Editor's note: This version corrects the nature of Tigard police calls for service involving "quality of life" issues and the number of homeless indivduals cleared from a camp on 72nd Avenue.
Local police chiefs met with homeless advocates Thursday morning in a Tigard forum design to shed light on how individual cities handle respective issues related to a rapidly growing population in the Eastern Washington County – homeless individuals and families.
Attending the meeting, sponsored by Just Compassion, were Beaverton Police Chief Jim Monger, Tigard Police Chief Kathy McAlpine, Sherwood Police Chief Jeff Groth, King City Police Chief Ernie Happala and Tualatin Captain Brian Struckmeier.
Just Compassion is a coalition of religious, civic and business leaders whose goal is to help the homeless in the area.
Beaverton's Chief Monger said his department, which shares a border with the city of Portland, has seen the situation homelessness grow over the years, noting that there are several complex reasons for the increase – everything from economic to substance abuse issues. He said his city would like to work with homeless agencies to better address those issues.
Renee Brouse, director of Tigard's Good Neighbor Center, which aids homeless families, asked each law enforcement official to explain how their department responds to mental health issues involving the homeless.
Sherwood's Chief Groth, who previously spent a lengthy career at the Tualatin Police Department, ranked mental health issues as one of the top three issues his department must deal with on a daily basis with the systems in place not always able to handle that increase.
"We're starting to see a lot more of this in our community than we did before," Groth said. "We're engaging with more folks on the street than we did before."
Tigard's Chief McAlpine said about 60 percent of Tigard's calls for service involve "quality of life" issues including mental health crises, substance abuse and homelessness. That puts a high demand on officers, she said.
In addition, if police take someone to a mental health facility, that could add an additional two to three hours to transport them to a facility.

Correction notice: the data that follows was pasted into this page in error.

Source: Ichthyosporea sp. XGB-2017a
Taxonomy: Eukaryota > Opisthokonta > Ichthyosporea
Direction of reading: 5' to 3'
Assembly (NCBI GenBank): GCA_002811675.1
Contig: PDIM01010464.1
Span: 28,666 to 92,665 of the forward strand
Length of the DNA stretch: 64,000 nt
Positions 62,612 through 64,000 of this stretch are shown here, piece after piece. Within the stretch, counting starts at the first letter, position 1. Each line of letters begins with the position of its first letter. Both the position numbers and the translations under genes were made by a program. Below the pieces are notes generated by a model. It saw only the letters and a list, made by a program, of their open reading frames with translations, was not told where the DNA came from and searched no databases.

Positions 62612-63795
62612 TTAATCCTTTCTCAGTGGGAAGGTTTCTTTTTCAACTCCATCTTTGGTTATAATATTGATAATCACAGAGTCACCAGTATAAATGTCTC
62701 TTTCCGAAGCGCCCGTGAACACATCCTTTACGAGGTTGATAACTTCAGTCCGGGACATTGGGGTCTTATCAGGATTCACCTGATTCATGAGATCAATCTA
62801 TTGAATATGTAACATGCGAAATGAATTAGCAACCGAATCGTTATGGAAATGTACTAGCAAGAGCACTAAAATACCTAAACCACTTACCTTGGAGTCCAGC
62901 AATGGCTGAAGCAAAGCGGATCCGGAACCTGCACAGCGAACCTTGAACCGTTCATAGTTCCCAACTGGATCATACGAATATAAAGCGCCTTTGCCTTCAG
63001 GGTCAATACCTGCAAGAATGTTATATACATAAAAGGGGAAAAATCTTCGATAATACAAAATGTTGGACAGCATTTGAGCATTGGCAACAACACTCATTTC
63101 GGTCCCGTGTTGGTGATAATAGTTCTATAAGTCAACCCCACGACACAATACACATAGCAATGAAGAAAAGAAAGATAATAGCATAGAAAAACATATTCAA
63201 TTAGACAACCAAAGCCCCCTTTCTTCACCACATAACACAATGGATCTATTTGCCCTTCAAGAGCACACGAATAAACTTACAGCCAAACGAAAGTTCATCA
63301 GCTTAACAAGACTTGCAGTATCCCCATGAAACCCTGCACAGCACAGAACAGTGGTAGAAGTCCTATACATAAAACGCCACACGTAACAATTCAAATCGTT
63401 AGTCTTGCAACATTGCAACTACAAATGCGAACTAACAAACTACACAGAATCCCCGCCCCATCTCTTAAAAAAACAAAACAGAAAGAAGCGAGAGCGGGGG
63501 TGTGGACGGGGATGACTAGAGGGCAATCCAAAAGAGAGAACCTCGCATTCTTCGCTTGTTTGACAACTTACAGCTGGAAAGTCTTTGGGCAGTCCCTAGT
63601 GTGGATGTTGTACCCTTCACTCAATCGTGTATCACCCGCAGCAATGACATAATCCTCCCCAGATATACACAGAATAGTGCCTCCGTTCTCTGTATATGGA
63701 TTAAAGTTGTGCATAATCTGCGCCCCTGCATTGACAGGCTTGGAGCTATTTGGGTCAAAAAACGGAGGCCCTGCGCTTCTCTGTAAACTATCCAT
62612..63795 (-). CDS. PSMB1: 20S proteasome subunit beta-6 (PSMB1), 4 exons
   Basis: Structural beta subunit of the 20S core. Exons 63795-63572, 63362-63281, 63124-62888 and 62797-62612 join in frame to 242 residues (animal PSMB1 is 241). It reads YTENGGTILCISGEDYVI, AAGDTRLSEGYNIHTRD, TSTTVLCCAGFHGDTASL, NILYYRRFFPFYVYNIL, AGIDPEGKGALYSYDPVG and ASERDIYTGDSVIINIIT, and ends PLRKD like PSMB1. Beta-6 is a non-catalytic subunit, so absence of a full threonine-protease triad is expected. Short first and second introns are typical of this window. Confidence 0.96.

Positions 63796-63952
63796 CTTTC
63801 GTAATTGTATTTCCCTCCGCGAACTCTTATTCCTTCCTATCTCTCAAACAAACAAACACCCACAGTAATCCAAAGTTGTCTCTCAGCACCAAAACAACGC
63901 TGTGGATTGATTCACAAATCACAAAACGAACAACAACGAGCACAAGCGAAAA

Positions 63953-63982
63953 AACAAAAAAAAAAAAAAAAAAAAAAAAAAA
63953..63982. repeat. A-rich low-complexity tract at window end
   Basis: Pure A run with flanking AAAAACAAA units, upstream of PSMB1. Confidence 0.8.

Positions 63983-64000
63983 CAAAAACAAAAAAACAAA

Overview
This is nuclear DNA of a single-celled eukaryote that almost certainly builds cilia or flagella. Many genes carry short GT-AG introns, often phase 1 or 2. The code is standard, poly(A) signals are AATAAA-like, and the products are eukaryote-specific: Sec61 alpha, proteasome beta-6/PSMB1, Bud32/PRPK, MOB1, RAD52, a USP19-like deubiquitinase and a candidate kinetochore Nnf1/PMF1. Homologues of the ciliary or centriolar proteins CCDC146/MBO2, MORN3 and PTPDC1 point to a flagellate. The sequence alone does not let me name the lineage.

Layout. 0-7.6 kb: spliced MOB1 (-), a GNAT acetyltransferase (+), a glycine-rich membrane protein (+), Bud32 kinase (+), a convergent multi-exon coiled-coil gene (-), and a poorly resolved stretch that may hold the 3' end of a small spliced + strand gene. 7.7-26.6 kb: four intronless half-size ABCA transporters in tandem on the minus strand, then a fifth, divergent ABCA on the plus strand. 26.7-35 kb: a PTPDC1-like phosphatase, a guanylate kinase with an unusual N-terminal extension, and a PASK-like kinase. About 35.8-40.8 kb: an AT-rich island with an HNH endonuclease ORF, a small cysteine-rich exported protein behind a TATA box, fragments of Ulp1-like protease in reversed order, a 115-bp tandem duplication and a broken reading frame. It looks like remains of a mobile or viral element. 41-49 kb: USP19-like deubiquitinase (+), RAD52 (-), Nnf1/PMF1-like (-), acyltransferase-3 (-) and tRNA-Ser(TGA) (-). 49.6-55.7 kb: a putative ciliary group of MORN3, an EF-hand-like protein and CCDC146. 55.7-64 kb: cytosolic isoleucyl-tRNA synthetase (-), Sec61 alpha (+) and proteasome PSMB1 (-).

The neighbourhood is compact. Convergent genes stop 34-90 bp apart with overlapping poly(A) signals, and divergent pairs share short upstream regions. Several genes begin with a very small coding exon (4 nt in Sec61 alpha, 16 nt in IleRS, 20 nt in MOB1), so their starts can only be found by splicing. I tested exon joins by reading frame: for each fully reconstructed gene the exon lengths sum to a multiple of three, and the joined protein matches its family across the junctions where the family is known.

McAlpine said police are generally the first responders when it comes to dealing with homeless individuals, pointing out that officers' first response is to help those in need instead of taking individuals into custody.
Monger said when he first joined the Beaverton Police Department, mental health calls were rare with only one a week coming in. Today it's several each day. Although Beaverton police have two bicycle officers who make regular contact with the homeless, Monger said he wishes the city had mental health clinicians to help as well.
"We need to guide these people to the mental health help they need," he said.
(The Washington County Sheriff's Department has a Mental Health Response Team composed of sheriff's deputies as well as clinicians from the Washington county Mental Health Department who assist those with mental health issues.)
Still, Monger said not everyone on the street is open to help.
"About 75 percent just flat out refuse services or say they want services but don't follow through," the Beaverton chief said. But there are successes as well, he pointed out, saying not long ago Beaverton police were able to find a family a place to stay with rent paid for the next year.
Monger said of those 25 percent who do accept help, it's often a last nudge by officers that help those individuals take that next step. Meanwhile he said his city is just getting a safe parking project, which is aimed at providing homeless campers a parking lot where they can camp overnight, off the ground.
Thursday's forum also delved into the issues of clearing out homeless or transient camps.
Cleaning up those camps often involves major costs, noted Tigard's McAlpine, saying one large camp on private property in Tigard cost business owners $40,000 to $50,000 to clean up. At the same time, while the homeless individuals in the camp were offered payment to help with the camp cleanup, all declined to help out, she said.
McAlpine said there are public health issues concerning such camps as well, noting that many pose unhealthy or unsanitary conditions. She pointed to one homeless camp on 72nd Avenue in Tigard where there were a large number of individuals who were camped out and responding police encountered extensive human waste as well as drug syringes.